Step 3c. GDP


By Rajkamal Rao 

Go back to Step 3: Choose Your Target States by Better Understanding the US Economy


3c.  GDP 

While GDP growth is a snapshot of how an economy is doing, you will also want to know how big the core GDP of a state is to get a feel for the wealth of a state.

Take North Dakota in the GDP growth chart above.  On its face, a 7.6% GDP growth rate indicates a vibrant economy and there is no question that the state is doing well.  But the real GDP of the state is rather small at only $34 billion.

Compare this to the GDP growth of Texas which grew an impressive $36.8 billion in 2011 alone. In other words, in just one year, the economy of Texas increased - by an amount larger than the economy of the entire state of North Dakota.

Wikipedia lists real GDP of US states for 2010 and this chart is more than adequate for our analysis.


List of U.S. states and territories by GDP in 2010[3]
GDP
Rank
State
territory
GDP
($Millions)
Percentage of
national GDP
Population
(Millions)
GDP
per capita ($)
GDP Rank
per capita

 United States14,657,800100.00308.747,482
1 California1,936,40013.3437.351,91412
2 Texas1,307,4327.9525.145,94024
3 New York1,156,5007.6819.457,4237
4 Florida754,0005.2018.840,10640
5 Illinois644,2004.4412.850,32815
6 Pennsylvania575,6003.9712.745,32325
7 New Jersey497,0003.428.856,4778
8 Ohio483,4003.3311.542,03533
9 Virginia427,7002.958.053,4639
10 North Carolina407,4002.819.542,88431
11 Georgia403,1002.799.741,71135
12 Massachusetts377,7002.606.558,1086
13 Michigan372,4002.579.937,61642
14 Washington351,1002.426.752,40310
15 Maryland300,0002.075.851,72413
16 Indiana267,6001.846.541,16936
17 Minnesota267,1001.845.350,39614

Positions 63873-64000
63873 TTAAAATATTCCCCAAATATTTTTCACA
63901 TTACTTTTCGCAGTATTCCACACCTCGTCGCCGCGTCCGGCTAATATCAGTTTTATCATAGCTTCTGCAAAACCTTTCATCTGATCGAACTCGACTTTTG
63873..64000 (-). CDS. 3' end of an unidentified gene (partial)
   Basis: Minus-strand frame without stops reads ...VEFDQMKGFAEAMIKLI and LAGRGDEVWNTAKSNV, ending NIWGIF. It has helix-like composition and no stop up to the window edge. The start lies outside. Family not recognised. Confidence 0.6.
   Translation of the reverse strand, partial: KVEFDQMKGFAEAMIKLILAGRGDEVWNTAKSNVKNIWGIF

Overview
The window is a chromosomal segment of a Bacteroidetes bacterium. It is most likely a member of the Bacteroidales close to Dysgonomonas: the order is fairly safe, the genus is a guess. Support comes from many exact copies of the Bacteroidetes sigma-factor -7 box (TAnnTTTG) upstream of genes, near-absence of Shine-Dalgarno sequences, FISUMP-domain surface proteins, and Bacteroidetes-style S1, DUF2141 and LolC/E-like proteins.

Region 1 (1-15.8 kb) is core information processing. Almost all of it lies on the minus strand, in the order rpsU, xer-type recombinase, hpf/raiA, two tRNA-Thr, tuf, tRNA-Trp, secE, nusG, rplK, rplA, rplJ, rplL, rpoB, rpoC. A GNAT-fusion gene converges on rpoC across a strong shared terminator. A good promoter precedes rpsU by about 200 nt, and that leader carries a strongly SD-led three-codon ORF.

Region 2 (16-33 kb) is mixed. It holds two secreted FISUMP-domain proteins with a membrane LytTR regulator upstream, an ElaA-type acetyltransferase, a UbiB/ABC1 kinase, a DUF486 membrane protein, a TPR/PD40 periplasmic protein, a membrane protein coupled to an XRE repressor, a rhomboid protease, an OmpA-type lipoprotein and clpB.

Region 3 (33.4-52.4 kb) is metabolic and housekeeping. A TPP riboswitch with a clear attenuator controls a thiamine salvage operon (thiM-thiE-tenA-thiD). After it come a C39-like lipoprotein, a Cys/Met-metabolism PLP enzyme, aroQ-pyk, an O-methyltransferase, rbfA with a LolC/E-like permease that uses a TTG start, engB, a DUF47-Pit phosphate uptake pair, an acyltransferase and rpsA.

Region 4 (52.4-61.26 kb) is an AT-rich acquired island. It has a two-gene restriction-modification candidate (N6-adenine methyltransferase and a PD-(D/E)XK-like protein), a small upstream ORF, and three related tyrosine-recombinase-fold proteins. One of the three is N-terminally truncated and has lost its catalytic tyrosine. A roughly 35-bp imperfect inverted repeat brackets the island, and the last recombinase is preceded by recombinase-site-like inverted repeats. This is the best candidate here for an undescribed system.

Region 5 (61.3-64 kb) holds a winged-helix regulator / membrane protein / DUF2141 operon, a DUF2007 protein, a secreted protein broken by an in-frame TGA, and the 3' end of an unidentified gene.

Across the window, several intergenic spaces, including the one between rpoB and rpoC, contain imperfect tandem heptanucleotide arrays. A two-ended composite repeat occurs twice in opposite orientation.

18 Arizona261,3001.806.440,82839
19 Colorado259,7001.795.051,94011
20 Wisconsin251,4001.735.744,10529
21 Tennessee250,3001.726.339,73041
22 Missouri246,7001.706.041,11737
23 Connecticut233,4001.613.664,8334
24 Louisiana213,6001.474.547,46721
25 Alabama174,4001.204.836,33346
26 Oregon168,9001.163.844,44727
27 South Carolina164,3001.134.635,71748
28 Kentucky161,4001.114.337,53543
29 Oklahoma160,5001.113.842,23732
30 Iowa147,2001.013.049,06719
31 Kansas128,5000.892.944,31028
32 Nevada127,5000.882.747,22223
33 Utah116,9000.812.841,75034
34 Arkansas105,8000.732.936,48345
35 District of Columbia104,7000.720.6174,5001
36 Mississippi98,9000.683.032,96751
37 Nebraska89,6000.621.849,77817
38 New Mexico75,5000.522.135,95247
39 Hawaii68,9000.471.449,21418
40 West Virginia66,6000.461.935,05349
41 Delaware62,7000.430.969,6672
42 New Hampshire61,6000.421.347,38522
43 Idaho54,8000.381.634,25050
44 Maine53,2000.371.340,92338
45 Rhode Island49,5000.341.145,00026
46 Alaska45,6000.310.765,1433
47 South Dakota39,9000.270.849,87516
48 Wyoming38,2000.260.663,6675
49 Montana37,2000.261.037,20044
50 North Dakota33,4000.230.747,71420
51 Vermont26,4000.180.644,00030

As an international student planning to go to the US, would you rather go to a school in a state whose economy is large (meaning more companies, better job opportunities) than small?  The answer again is obvious.
 
We recommend that you limit your schools to states within the top 25 GDP states.  Going to schools in the other states may not be worth.  Some exceptions apply, so please Exceptions in Step 3. 

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